A Tribute to Womanhood
Welcome to "I Am Woman"...a tribute to all those women who had the courage and perseverance to stand up and fight for their rights. Thanks to those who came before us we enjoy a freedom unknown to women not too long ago. But, sadly, in many parts of the world, women continue to be repressed. In fact, even in this country there are women living today under the threat of violence...completely controlled by a violent spouse. Some may make it; others won't. Hopefully, one day ALL women will be free. May that day come soon.
Louisa May Alcott
"I am not afraid of storms, for I am learning to sale my ship."--Louisa May Alcott
Louisa May Alcott was born November 29, 1832 in Germantown, Pennsylvania. She was the second of three daughters. Louisa and her sisters were educated by their father, Bronson Alcott who was a philosopher and a teacher. At an early age, the family moved to Boston so her father could pursue a teaching career. A close family friend, Ralph Waldo Emerson, helped the family set up residence. Young Louisa loved the atmosphere and spent her days with visits to Emerson's library or walks in nature with Henry David Thoreau.
Writing was an early passion for Louisa; she had a rich imagination and took great pride in the stories that she wrote. It was almost as if her writing was means of escape. Her father's non-traditional teaching methods had been a failure, and by 15, she began to feel more and more responsible for the families financial needs, taking on as many jobs as she could find...such as reading for an elderly father and his invalid sister. She took teaching jobs and mended and washed laundry to help the family. Then, in 1852, her first poem "Sunlight" was published.
Then, in 1854, when she was only 22, her first book "Flower Fables" was published. At this point, her family had moved to New Hampshire, but Louisa stayed in Boston to further her literary career, but then tragedy struck the Alcott family. Louisa's younger sister, Lizzie, contracted scarlet fever, and the family moved back to Massachusetts. Lizzie recovered the first time the illness struck, but when it returned a few months later, she passed away.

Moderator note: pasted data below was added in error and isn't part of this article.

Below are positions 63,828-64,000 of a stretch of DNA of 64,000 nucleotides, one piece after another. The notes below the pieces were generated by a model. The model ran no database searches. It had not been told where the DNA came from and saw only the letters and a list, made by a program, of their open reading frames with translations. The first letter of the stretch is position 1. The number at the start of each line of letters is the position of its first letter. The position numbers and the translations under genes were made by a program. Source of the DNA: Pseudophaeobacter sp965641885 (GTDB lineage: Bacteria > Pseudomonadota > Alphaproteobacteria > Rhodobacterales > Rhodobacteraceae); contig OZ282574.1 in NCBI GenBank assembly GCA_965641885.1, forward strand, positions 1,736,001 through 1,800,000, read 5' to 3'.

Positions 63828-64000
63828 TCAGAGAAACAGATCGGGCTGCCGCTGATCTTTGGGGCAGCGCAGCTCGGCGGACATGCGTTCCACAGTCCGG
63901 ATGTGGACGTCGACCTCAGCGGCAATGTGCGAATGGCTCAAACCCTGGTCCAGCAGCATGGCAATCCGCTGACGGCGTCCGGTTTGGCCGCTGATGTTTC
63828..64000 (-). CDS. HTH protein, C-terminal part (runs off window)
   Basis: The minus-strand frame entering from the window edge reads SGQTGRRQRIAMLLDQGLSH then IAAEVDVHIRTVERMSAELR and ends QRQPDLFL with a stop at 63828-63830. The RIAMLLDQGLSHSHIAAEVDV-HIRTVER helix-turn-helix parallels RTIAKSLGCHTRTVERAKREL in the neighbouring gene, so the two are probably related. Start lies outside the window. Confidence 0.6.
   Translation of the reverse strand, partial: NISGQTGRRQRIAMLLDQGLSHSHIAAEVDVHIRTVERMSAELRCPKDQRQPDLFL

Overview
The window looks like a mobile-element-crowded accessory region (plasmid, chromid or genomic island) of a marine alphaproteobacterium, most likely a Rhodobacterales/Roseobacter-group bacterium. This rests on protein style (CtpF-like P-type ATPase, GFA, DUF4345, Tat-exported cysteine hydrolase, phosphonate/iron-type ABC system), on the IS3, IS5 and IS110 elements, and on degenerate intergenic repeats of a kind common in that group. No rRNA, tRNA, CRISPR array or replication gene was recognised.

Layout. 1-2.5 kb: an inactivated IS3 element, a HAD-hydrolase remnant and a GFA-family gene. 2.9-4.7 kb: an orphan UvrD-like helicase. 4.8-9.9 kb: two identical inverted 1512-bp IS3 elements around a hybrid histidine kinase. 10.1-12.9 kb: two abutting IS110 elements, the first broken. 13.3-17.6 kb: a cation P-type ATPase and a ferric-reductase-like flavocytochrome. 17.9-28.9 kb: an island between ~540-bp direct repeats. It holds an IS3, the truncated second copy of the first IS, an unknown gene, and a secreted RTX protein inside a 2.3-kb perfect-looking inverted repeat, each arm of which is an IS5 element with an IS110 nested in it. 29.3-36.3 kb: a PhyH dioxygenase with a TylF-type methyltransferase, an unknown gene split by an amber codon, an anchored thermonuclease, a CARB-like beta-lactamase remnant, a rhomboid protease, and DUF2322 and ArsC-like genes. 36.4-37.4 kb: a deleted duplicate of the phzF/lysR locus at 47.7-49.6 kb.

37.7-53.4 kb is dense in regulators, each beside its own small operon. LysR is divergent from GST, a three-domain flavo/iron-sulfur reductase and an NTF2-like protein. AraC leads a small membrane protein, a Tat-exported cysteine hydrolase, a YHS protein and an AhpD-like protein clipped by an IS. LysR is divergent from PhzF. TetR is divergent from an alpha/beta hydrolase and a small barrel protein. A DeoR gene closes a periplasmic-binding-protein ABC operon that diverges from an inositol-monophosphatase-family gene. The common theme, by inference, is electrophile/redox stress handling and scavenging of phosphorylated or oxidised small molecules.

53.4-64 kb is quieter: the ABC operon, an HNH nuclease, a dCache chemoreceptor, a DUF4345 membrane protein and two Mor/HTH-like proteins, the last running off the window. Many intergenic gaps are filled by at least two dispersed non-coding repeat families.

When the Civil War broke out, Louisa headed to Washington, DC to serve as a Civil War nurse, and there, like many other nurses, she contracted typhoid fever, and although she would recover, she would continue to suffer the poisoning effects of mercury...which was used in the form of a drug, calomel, which was used to cure typhoid. It was during her stay in Washington that she wrote "Hospital Sketches", an account of her Civil War experiences that confirmed her desire to be a serious writer.
Louisa was 35 years old when her publisher asked her to write a book for girls. She wrote for two and a half months and produced "Little Women" (one of my all-time faves) based on her own experiences. In this book, her family was represented by the "March" family with the character of "Jo" representing her. The novel, which was published on September 30, 1869 was an instant success. Louisa would go on to continue the story with two later books..."Little Men" in 1871 and Jo's Boys in which she made arguments for women's rights and other reforms in 1886.
During this time, Louisa also became active in the women's suffrage movement and canvassed door to door trying to encourage women to register to vote. In 1879, Louisa became the first woman in Concord to register to vote in the village's school election.
In 1877, tragedy struck again when Louisa's mother passed away. Then, in 1879, her sister, May died from complications of childbirth, and her dying wish was for Louisa to care for her daughter...her namesake, Louisa May Nieriker. The infant brought much joy and contentment into her life, and Louisa moved what was left of her family into an elegant home in Boston. She continued to write as best she could, but the mercury poisoning was beginning to take its toll. Then, early in 1888, her father's health failed and he died in March. Two days later, at the age of 56, Louisa May Alcott died in Boston. She is buried in Sleepy Hollow Cemetery in Concord, Massachusetts.
Louisa had never found much personal happiness in her life and she never seemed bitter about the struggles of her early years. She left behind a legacy in wonderful books that will continue to be admired and cherished for generations to come.